Environmental boundaries play a crucial role in spatial navigation and memory across a wide range of distantly-related species. In rodents, boundary representations have been identified at the single-cell level in the subiculum and entorhinal cortex of the hippocampal formation. While studies of hippocampal function and spatial behavior suggest that similar representations might exist in humans, boundary-related neural activity has not been identified electrophysiologically in humans until now. Here we present direct intracranial recordings from the hippocampal formation of surgical epilepsy patients while they performed a virtual spatial navigation task. Our results suggest that encoding target locations near boundaries elicited stronger theta oscillations than for target locations near the center of the environment and that this difference cannot be explained by variables such as trial length, speed, or movement. These findings provide the first direct evidence of boundary-dependent neural activity localized in humans to the subiculum, the homologue of the hippocampal subregion in which most rodent boundary cells are found.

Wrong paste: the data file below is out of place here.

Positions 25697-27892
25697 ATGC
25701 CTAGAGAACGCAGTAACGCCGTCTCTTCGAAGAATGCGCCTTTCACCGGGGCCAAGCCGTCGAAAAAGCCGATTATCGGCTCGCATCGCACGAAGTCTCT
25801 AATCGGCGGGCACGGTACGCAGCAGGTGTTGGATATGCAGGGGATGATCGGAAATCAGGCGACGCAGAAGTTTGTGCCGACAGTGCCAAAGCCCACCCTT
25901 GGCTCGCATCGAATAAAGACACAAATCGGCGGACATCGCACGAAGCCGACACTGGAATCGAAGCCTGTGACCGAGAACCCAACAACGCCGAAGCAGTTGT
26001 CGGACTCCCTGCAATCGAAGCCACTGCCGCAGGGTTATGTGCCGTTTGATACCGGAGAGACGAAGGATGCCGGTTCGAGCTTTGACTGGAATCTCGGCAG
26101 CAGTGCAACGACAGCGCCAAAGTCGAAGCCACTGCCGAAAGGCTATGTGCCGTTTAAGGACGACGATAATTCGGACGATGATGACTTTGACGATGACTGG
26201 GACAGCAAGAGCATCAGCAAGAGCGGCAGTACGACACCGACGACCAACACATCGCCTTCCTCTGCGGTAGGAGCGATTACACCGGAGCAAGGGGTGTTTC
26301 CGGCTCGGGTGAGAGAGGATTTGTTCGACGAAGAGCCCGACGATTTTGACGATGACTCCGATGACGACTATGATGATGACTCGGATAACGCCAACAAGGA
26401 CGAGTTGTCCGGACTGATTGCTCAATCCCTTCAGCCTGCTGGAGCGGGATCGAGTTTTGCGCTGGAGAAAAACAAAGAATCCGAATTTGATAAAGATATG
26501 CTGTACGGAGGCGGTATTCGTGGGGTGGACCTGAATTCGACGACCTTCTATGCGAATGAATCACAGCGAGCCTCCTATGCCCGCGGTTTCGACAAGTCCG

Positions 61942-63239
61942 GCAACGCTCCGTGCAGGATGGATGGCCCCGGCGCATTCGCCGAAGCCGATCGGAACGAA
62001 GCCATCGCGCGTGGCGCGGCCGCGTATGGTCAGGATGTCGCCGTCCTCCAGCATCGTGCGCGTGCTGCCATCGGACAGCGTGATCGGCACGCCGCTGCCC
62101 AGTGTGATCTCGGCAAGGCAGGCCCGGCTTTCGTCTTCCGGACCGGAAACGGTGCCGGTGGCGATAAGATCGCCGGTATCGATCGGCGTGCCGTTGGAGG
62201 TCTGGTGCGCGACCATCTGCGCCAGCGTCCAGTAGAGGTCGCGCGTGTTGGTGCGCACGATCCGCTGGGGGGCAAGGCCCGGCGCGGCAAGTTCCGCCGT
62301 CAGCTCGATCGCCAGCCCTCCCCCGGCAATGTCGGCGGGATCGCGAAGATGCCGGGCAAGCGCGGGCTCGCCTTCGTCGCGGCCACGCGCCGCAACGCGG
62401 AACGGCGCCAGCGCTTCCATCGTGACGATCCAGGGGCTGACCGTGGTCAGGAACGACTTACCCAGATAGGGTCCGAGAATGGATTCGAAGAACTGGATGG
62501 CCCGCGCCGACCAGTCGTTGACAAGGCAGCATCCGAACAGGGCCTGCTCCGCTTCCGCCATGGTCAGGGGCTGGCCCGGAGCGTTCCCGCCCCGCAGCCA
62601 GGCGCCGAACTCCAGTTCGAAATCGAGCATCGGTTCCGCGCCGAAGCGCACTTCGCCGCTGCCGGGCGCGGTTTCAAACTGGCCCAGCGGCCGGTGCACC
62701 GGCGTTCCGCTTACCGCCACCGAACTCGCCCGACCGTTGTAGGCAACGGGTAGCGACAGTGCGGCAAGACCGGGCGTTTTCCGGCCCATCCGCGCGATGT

ASJC Scopus subject areas
- Biochemistry, Genetics and Molecular Biology(all)
- Agricultural and Biological Sciences(all)
- Immunology and Microbiology(all)
- Pharmacology, Toxicology and Pharmaceutics(all)